The original demand from the captors was November of 2013. At that moment we’d never had a communication from Jim, and we’d never had an official “proof of life,” as it’s called. During that communication with the kidnappers, they offered us the opportunity to get proof of life, and the Foleys drafted a series of questions that only Jim could answer. They were extremely difficult — obscure family events that only Jim could know. When those proof-of-life questions came back answered correctly, perfectly, it was a hair-raising moment for all of us because we knew definitively, with certainty, that we were dealing with the people who were holding Jim.”

  2. james foley

    globalpost

    fresh air

    interview

    philip balboni

  1. FXX is going to have a 12-day Simpsons marathon, playing all 552 episodes.  In appreciation of the series, we’ve compiled several of our Simpsons interviews into one show. 

Since The Simpsons began, Fresh Air’s Terry Gross has interviewed many people who have had a hand creating the show – from Matt Groening in 1989 and 2003 to  two of the writers Al Jean and Mike Reiss in 1992. Gross also talked with actors who do the voices, including Nancy Cartwright, who plays Bart, in 2007; Julie Kavner, the voice of Marge in 1994; Hank Azaria, the voice of Moe, Apu, Chief Wiggum and others in 2004.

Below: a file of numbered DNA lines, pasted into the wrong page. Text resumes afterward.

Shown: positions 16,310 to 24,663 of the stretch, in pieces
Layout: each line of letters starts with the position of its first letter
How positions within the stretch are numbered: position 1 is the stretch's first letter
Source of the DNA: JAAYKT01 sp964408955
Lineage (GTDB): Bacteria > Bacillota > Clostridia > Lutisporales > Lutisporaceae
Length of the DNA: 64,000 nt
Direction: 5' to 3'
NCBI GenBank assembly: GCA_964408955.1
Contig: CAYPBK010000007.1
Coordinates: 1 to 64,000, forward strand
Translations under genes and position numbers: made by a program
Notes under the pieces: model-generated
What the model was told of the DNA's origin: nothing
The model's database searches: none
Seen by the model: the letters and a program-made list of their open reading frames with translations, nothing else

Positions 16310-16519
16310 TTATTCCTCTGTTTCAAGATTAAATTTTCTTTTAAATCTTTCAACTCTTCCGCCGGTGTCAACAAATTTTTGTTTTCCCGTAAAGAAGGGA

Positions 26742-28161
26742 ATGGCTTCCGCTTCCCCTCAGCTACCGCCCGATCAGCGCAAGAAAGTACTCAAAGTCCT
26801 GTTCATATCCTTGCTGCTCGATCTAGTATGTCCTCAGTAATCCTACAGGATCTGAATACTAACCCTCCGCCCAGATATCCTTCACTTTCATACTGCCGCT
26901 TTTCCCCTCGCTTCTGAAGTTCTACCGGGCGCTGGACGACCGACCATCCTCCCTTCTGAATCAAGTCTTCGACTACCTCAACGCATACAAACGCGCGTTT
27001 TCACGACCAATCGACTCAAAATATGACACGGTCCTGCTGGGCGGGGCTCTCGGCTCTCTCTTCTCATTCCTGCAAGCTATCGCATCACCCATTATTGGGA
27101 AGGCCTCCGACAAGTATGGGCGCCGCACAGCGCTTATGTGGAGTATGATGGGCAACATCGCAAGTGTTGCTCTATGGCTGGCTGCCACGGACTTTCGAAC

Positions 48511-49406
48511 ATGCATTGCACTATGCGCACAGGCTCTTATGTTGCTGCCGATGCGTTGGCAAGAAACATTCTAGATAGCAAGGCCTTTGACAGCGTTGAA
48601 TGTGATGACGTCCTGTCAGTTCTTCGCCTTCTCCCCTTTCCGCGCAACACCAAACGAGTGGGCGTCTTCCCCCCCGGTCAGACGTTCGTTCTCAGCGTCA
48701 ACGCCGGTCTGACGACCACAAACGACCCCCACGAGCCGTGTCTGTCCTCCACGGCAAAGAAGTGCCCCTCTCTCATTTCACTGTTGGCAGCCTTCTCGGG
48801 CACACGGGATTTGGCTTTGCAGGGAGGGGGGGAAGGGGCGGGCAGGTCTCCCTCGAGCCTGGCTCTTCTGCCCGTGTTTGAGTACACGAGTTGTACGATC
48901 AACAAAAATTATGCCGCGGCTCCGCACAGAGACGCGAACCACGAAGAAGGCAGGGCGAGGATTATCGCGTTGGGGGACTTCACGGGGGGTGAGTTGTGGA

Here, Simpsons creator Matt Groening tells Terry about how they occasionally got in trouble with the Fox network: 

"At the beginning, virtually anything we did would get somebody upset and now it seems like the people who are eager to be offended — and this country is full of people who are eager to be offended. They’ve given up on our show. We got into trouble a few years ago for — Homer is watching an anti-drinking commercial and it said, "Warning! Beer causes rectal cancer." And Homer responds by saying, "Mmm beer." Fox didn’t want us to do that because beer advertisers are a big part of the Fox empire and it turns out the writer was able to track down the actual fact where some studies show that indeed it does — or did or has a tendency to [cause cancer] — so we were able to keep it in."


Photo: Courtesy of Fox  View in High-Res

    FXX is going to have a 12-day Simpsons marathon, playing all 552 episodes.  In appreciation of the series, we’ve compiled several of our Simpsons interviews into one show. 

    Since The Simpsons began, Fresh Air’s Terry Gross has interviewed many people who have had a hand creating the show – from Matt Groening in 1989 and 2003 to  two of the writers Al Jean and Mike Reiss in 1992. Gross also talked with actors who do the voices, including Nancy Cartwright, who plays Bart, in 2007; Julie Kavner, the voice of Marge in 1994; Hank Azaria, the voice of Moe, Apu, Chief Wiggum and others in 2004.

    Here, Simpsons creator Matt Groening tells Terry about how they occasionally got in trouble with the Fox network: 

    "At the beginning, virtually anything we did would get somebody upset and now it seems like the people who are eager to be offended — and this country is full of people who are eager to be offended. They’ve given up on our show. We got into trouble a few years ago for — Homer is watching an anti-drinking commercial and it said, "Warning! Beer causes rectal cancer." And Homer responds by saying, "Mmm beer." Fox didn’t want us to do that because beer advertisers are a big part of the Fox empire and it turns out the writer was able to track down the actual fact where some studies show that indeed it does — or did or has a tendency to [cause cancer] — so we were able to keep it in."

    Photo: Courtesy of Fox 

  2. the simpsons

    fresh air

    interview